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Increased current in a motor

Guest Anonymous

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Hi All, I hope that I am putting this in the right spot. I need to explain to new students in electrical theory this:


In a single phase motor as you add load to the shaft, the current goes up, the watts goes up, and the power factor increases. WHY?

Here is how I am tackling this now:

As you add load to the motor, the motor slows, thus the Counter EMF in the rotor is smaller. Therefore more current is drawn by the rotor. This increased current is flowing more in the resistive component of the motor than the reactive component. Therefore the PF angle decreases, the Watts and vars go up but the Watts more so.


Is this a valid answer to the question?

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I prefer to look at the equivilent circuit of the motor and show a parallel inductive current path which is the magnetising current, and the resistive load current. You can show that the magnetising current is load independent and them use the two prime current vectors to show the changing resultant with the constant magnetising current and changing load current (resistive).


There are many ways of looking at this, but the illustration of the constant magnetising current etc eases the understanding of power factor correction.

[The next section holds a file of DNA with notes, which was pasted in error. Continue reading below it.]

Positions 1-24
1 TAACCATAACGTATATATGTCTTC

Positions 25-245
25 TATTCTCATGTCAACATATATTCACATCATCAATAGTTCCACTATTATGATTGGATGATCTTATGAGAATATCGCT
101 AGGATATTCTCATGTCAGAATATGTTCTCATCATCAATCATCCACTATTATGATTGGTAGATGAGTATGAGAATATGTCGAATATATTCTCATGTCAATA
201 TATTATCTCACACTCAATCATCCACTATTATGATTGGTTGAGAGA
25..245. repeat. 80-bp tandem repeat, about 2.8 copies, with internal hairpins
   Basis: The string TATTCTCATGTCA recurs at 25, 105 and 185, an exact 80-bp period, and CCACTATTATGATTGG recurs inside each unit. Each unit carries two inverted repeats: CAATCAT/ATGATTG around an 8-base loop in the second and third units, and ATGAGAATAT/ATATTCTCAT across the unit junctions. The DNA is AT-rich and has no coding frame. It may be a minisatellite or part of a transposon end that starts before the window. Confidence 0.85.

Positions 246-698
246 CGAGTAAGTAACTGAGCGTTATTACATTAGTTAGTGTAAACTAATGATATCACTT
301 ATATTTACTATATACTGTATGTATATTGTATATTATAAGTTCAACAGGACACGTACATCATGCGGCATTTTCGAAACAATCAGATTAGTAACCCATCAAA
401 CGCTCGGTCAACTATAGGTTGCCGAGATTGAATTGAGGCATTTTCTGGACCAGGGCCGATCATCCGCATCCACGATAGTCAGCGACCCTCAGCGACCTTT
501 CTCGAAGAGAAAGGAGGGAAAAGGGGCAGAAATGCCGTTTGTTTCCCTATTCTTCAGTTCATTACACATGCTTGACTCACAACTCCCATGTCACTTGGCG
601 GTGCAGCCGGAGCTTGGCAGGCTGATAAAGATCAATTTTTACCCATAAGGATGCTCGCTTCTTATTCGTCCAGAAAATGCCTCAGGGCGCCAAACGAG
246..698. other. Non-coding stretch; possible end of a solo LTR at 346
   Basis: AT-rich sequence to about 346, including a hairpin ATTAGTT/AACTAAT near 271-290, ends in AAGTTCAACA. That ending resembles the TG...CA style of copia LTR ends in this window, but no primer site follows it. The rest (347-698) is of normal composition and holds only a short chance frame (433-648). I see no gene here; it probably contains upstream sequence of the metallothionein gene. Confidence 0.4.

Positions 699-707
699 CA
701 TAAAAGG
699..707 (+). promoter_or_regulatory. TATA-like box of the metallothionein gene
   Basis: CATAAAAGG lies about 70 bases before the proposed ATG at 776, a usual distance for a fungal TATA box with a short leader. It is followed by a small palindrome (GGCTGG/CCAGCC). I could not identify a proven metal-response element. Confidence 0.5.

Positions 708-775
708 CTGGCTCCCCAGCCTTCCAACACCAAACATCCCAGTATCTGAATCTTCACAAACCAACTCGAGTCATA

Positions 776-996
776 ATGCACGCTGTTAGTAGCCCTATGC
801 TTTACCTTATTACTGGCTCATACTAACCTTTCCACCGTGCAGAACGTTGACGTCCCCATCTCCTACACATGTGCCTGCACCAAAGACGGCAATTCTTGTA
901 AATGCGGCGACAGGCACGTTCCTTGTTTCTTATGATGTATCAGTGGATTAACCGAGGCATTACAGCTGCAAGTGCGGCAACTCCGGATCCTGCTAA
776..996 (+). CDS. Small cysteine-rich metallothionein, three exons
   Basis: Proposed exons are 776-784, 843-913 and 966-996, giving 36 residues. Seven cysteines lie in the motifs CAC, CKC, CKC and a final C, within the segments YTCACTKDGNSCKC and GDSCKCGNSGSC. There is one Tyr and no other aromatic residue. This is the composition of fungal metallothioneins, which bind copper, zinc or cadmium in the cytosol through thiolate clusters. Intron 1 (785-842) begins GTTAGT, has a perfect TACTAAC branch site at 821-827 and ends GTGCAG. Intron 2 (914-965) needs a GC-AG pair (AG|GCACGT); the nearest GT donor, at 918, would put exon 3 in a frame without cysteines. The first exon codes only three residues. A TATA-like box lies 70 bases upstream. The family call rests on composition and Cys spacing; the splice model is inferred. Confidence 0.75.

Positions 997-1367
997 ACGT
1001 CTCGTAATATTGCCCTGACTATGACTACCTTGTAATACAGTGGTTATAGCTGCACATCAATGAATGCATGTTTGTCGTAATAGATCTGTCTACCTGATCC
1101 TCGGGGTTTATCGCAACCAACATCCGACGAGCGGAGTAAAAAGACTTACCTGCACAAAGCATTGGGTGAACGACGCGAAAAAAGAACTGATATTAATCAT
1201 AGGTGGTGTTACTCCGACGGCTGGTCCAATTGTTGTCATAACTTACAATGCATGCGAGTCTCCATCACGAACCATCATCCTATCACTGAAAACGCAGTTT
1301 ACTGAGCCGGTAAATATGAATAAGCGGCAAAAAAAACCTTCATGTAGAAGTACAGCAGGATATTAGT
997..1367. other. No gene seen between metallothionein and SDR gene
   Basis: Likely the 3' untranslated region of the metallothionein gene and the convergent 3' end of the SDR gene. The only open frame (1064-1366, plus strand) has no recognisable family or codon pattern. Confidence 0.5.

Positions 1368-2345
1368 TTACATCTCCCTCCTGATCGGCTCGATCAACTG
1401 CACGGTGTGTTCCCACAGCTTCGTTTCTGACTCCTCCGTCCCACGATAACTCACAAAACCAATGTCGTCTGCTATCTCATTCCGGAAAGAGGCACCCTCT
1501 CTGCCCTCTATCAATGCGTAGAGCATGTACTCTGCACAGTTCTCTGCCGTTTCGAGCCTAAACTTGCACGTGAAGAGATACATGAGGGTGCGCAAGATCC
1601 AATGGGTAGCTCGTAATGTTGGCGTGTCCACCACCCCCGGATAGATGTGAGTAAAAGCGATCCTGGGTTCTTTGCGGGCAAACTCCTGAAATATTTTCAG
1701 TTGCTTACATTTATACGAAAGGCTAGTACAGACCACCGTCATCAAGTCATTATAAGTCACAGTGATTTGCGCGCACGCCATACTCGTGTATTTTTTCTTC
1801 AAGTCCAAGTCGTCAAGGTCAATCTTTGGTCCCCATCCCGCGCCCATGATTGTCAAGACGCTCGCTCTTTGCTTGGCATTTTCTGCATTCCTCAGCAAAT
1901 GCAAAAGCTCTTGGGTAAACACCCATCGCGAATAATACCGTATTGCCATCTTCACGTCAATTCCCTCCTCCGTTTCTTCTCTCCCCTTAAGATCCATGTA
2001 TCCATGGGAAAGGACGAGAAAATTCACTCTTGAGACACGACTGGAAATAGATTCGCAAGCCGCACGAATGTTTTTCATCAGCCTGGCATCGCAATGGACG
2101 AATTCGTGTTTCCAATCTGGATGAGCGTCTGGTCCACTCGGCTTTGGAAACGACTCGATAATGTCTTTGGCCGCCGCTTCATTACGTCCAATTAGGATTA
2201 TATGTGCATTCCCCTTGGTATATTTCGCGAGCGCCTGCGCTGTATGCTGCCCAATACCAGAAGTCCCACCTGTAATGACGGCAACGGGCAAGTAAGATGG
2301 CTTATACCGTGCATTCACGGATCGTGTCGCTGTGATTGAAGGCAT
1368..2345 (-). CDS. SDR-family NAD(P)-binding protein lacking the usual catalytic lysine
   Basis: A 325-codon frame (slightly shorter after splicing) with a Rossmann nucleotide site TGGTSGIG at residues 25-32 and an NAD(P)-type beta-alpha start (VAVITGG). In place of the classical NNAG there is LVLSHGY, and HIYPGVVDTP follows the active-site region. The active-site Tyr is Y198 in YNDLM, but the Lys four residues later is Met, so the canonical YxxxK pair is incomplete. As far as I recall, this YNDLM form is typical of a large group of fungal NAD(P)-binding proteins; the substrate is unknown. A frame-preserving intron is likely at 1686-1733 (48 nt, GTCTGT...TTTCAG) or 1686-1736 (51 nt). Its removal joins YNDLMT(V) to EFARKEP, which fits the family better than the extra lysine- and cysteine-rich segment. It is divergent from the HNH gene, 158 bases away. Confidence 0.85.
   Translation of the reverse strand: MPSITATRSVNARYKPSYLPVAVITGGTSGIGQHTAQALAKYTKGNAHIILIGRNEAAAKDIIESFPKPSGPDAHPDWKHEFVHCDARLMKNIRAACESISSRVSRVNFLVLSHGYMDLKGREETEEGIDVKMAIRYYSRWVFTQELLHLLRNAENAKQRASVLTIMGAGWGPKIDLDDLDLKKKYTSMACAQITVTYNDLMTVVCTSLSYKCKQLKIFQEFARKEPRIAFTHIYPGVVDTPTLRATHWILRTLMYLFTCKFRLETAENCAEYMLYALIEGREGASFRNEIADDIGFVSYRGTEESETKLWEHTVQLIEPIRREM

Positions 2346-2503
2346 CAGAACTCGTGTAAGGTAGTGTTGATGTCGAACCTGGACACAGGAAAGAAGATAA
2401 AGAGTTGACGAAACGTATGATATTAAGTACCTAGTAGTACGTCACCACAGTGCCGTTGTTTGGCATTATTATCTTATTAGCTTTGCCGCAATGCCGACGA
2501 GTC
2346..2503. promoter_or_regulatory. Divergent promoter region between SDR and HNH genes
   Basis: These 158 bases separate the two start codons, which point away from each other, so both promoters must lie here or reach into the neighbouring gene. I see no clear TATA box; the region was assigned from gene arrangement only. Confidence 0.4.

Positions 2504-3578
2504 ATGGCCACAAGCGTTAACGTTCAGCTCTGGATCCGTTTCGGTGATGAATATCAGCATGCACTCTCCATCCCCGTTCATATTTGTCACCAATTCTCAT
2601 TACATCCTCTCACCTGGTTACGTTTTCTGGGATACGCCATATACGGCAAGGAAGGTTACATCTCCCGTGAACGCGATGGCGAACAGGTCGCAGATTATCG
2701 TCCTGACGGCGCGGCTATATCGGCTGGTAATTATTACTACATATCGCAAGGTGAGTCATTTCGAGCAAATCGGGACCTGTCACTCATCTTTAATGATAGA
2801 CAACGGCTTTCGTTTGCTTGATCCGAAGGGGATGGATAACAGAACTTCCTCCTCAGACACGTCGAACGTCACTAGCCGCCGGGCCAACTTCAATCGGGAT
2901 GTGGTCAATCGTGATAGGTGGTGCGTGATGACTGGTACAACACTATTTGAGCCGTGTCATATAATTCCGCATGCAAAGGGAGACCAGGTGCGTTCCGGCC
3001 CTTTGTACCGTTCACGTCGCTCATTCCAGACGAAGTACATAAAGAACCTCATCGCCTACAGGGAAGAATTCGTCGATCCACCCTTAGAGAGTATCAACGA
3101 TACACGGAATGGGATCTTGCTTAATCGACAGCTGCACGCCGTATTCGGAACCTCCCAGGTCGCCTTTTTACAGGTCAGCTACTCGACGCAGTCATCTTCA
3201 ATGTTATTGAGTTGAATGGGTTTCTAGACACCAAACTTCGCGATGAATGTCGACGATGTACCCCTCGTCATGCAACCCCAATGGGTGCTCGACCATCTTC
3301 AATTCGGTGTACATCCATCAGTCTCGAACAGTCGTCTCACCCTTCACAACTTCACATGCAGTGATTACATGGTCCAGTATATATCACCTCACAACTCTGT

Best regards,

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That is great. I am a big user of phasor diagrams with my students. So if I get this correctly, the magnetizing current phasor is at 90 degrees leading the resistive current phasor. And when load is added only the resistive current changes (as the magnetising current is not load dependant) and the vector sum is the total new current when load is added. THerefore a smaller PF angle and a larger total current phasor.


Cool, I thinks I got it.

I will certainly register, thank you.

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Hi GerryB


Welcome to the forum. You will find that there are a number of very knowlegable and helpful people active on here.


The way that you describe is is correct, except if you study the equivilent circuit oof the motor, you will see that there a small series inductive and resistive element (leakage reactance and copper loss that do have some small influence on changing loads, but these are small and so can be largely ignored in explaining the effect of load on current and power factor.


Best regards,

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